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Some thoughts (like, a million or so) on instructional technologies July 10, 2012

Posted by mareserinitatis in education, family, gifted, grad school, homeschooling, math, older son, research, science, societal commentary, teaching, younger son.
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I’ve been having a discussion with Massimo about his post on instructional technology.  Despite what I’ve already said, I have a lot more thoughts, so it’s just easier to write it out as a blog post (or maybe more than one).

I think I’m going to start by defining some things about how classrooms operate online.  First, you have what I would call the Udacity (or maybe Khan Academy) model.  This is a model where you basically watch a lecture online, complete and submit homework assignments online, and discuss things via discussion boards (or Blackboard or Moodle).  The second model is completely computerized – all the lessons are presented via a reading or lecture, and the bulk of the course is completing problems.  Both my sons have used the former method to learn math.  One uses EPGY and the other uses Aleks.  On top of these choices for online education, there are in-class courses, mixed (some components online and others in a classroom or lab), and earning credit by exam, such as AP, CLEP, or DANTE exams.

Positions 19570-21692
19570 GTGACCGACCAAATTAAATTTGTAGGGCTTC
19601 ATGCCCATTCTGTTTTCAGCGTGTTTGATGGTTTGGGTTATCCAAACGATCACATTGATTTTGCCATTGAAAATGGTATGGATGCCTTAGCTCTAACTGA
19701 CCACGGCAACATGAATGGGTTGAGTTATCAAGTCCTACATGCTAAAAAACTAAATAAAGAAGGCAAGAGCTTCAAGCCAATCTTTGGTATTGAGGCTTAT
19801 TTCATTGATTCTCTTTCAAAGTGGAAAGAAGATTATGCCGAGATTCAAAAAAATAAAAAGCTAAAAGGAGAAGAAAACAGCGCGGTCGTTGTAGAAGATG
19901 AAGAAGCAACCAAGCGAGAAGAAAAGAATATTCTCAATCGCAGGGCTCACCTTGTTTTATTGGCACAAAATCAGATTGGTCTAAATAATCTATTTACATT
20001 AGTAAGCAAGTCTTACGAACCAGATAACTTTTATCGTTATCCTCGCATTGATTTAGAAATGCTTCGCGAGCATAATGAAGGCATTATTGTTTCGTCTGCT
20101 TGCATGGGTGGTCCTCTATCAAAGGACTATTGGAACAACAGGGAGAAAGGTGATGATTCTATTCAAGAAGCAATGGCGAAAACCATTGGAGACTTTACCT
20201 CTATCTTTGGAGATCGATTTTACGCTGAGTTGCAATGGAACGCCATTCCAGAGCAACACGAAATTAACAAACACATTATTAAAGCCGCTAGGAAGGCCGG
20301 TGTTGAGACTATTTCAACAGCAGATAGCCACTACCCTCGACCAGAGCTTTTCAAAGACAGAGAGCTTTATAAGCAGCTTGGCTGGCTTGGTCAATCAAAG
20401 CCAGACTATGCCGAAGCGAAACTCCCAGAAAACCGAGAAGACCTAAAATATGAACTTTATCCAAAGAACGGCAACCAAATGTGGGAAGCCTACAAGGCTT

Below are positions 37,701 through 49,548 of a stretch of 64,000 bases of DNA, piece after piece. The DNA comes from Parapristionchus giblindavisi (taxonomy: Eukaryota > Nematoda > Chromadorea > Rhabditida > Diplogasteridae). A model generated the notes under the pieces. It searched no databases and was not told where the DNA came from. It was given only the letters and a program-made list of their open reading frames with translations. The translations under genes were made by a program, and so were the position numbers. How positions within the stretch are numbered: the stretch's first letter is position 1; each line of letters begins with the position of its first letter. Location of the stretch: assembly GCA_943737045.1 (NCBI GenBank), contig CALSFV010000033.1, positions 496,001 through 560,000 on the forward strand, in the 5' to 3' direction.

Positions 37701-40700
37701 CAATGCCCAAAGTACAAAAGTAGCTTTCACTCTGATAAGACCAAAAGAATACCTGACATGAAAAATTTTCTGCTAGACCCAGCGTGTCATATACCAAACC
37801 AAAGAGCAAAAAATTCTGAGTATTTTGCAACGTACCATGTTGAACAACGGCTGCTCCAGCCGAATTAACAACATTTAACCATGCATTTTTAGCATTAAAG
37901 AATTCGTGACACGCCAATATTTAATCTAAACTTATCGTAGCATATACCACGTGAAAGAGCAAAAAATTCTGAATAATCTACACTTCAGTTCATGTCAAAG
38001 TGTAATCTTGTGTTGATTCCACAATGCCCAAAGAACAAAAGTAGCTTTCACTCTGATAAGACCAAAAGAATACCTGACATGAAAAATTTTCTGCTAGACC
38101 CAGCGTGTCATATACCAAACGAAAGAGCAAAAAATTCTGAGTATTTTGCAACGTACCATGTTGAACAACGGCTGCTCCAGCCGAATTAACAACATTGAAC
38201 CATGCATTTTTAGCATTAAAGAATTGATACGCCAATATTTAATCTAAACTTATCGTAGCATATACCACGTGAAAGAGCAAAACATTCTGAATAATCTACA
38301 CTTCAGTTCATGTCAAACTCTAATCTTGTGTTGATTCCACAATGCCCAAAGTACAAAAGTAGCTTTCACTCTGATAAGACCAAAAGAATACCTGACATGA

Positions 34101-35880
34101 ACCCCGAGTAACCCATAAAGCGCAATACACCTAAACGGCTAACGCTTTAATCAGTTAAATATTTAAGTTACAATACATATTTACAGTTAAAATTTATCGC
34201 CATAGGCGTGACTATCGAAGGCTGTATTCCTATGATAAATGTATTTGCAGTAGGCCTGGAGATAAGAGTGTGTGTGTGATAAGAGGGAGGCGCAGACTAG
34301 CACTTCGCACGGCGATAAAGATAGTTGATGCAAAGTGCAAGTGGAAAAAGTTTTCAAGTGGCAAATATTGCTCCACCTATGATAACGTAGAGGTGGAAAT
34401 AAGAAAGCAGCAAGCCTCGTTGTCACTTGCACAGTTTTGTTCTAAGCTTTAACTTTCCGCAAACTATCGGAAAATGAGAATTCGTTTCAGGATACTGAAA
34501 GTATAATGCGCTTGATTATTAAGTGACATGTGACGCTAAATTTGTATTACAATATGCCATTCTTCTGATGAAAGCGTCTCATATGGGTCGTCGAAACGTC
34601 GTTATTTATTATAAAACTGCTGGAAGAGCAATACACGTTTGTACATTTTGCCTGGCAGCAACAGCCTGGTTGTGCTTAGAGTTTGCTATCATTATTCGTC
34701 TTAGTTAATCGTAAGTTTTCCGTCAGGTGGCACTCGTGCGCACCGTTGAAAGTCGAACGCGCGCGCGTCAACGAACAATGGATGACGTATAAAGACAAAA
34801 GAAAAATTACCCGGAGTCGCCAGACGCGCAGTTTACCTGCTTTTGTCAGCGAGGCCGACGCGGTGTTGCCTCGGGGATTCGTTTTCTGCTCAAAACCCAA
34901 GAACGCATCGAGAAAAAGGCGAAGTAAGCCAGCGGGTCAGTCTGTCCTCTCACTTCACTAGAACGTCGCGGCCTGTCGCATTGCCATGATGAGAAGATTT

If you look at these options from the point of view of a university, some of these options for educating students are going to be more appealing than others.  Credit by exam, of course, is going to be the least appealing.  The university gets a fee for administering the exam but pretty much nothing else.  Many universities simply will not accept them, but there are a lot of them (mostly non-elite schools) that will.

The other one that is bad from a university POV is the completely computerized model.  It works incredibly well for things like math and some sciences because it basically moves working from a textbook to working on the computer.  Also, most of the programs are adaptive in that, if you’re having difficulty with a concept, it will first give you additional problems.  If this doesn’t seem to be helping, it will pull you off that topic and put you on to another, waiting a while before it allows you to revisit the difficult topic.  (I believe K12 uses a completely computerized model for all courses, but I have no experience with it and can’t say how well it works for language or social science-type courses.)  In a classroom where one person is a facilitator supervising several students working on the course, this is a very cost effective method, and a lot of elementary and secondary schools are beginning to utilize it.  When doing it for online education, however, it represents an expense that is more, generally speaking, than hiring an individual to teach a class.  The majority of tuition money would be spent on licensing (as there are already several good ones out there) or development of a program (which may not compete well with pre-existing products) and not going into university coffers.  Also, why offer something that everyone else can offer, too?  That’s certainly not going to set you apart in terms of attracting students.  Therefore, universities are more likely to want to have in-class courses, mixed, or online courses that utilize the Udacity model.

In the discussion Massimo’s final comment was this: